• The concept of shadow VMs stays the same as with regular fast provisioning. FlexClone operation cannot span FlexVols even if both are on the same aggregate. Therefore a fully cloned Shadow VM is created first when a clone operation between datastore is initiated. Then a regular vSphere snapshot is performed on the Shadow VM and then a Native Snapshot is created for the target clone. Shadow VMs are registered in the System VDC resource pool.
  • Shadow VM is not deleted automatically even if all her clones on datastores are removed. This actually makes sense as additional clones could be created and leverage the fast clone operation. It can be deleted from original VMs “Shadow VMs” tab.
  • Native clones cannot be storage vMotioned.
  • I have seen statement that only VM hardware 9 is supported however I have successfully tested it with VM hardware 8.

HP StorageWorks P4000 Virtual SAN Appliance Now With VAAI

I am using HP StorageWorks (formerly known as LeftHand) P4000 Virtual SAN Appliance (VSA) for my iSCSI storage. It is a virtual machine that uses any storage (in my case local disks) and presents it as iSCSI targets. It is enterprise level software (as opposed to OpenFiler) with such features as high availability (network RAID), thin provisioning, snapshots, replication and Site Recovery Manager plugin. The list price is 4500 EUR, but the good thing is that it can be used for free without the advanced features such are replication, snapshots, HA, etc. Those features can be used in trial mode for 60 days which is perfect for Site Recovery Manager testing. HP also sells hardware equivalents of P4000 which are basically regular computers with SAN appliance software.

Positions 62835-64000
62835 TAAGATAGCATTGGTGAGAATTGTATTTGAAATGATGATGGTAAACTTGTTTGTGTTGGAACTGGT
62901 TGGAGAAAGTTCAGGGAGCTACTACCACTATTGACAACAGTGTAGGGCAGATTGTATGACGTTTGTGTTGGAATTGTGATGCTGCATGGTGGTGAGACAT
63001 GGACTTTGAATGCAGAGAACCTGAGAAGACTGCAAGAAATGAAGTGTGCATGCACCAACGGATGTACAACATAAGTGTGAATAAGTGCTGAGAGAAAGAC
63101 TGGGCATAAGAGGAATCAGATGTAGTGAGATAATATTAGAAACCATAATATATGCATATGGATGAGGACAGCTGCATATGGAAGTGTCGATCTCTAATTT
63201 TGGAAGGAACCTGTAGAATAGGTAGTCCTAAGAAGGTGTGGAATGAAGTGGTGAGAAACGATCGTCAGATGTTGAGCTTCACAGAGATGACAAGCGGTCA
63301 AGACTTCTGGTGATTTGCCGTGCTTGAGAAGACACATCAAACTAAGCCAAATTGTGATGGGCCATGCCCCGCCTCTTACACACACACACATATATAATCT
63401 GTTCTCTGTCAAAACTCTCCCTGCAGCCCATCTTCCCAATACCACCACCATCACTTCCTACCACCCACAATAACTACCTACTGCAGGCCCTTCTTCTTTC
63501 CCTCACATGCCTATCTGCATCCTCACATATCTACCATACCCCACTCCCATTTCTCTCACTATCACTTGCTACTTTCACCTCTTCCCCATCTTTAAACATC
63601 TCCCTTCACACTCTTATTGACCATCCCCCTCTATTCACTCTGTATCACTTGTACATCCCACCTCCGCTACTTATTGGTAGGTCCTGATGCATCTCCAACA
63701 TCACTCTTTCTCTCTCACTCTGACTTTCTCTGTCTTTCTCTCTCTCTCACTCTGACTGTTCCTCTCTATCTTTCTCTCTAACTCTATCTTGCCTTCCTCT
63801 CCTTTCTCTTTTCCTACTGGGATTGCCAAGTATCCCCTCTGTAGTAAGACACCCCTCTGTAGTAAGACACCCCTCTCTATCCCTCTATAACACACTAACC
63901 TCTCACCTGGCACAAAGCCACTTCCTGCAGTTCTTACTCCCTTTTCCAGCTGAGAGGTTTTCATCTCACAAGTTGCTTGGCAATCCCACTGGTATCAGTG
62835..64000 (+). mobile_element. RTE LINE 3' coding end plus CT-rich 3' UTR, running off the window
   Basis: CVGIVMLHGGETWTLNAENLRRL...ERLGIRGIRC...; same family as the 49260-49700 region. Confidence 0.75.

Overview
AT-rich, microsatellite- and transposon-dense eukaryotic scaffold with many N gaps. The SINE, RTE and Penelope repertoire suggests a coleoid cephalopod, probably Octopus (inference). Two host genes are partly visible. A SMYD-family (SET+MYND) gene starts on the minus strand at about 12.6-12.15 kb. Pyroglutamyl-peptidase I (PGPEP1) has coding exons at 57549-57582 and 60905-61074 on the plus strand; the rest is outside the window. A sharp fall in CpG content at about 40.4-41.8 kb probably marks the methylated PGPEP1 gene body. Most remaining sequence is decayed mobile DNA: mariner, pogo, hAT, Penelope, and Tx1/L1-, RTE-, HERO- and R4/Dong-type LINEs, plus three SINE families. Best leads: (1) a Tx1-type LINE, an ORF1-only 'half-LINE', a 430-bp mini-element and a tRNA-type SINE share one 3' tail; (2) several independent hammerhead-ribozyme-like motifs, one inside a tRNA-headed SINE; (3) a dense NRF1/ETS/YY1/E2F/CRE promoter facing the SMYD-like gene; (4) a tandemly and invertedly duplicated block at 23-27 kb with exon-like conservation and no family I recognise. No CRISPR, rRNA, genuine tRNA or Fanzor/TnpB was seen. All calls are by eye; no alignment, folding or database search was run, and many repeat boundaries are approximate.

The SAN appliance software is called SAN/IQ and new update version 9 was released last week. For me the most interesting new feature is vStorage API for Array Integration (VAAI). Now in vSphere ESX4.1 there are some storage related operations offload from the vmkernel to the storage processor. One of them is zeroing newly created thick disk (eager zero thick disk) needed for fault tolerance VMs. To test if VAAI works I compared creation of 10GB FT enabled disk. Without VAAI the disk was created in 249 seconds with VAAI it took only 193 seconds without any ESX host CPU overhead or unnecessary SAN traffic.

Here is the screenshot of a datastore with hardware acceleration.

I love when you can play with enterprise technology at home.

The HP VSA can be downloaded here: www.hp.com/go/tryvsa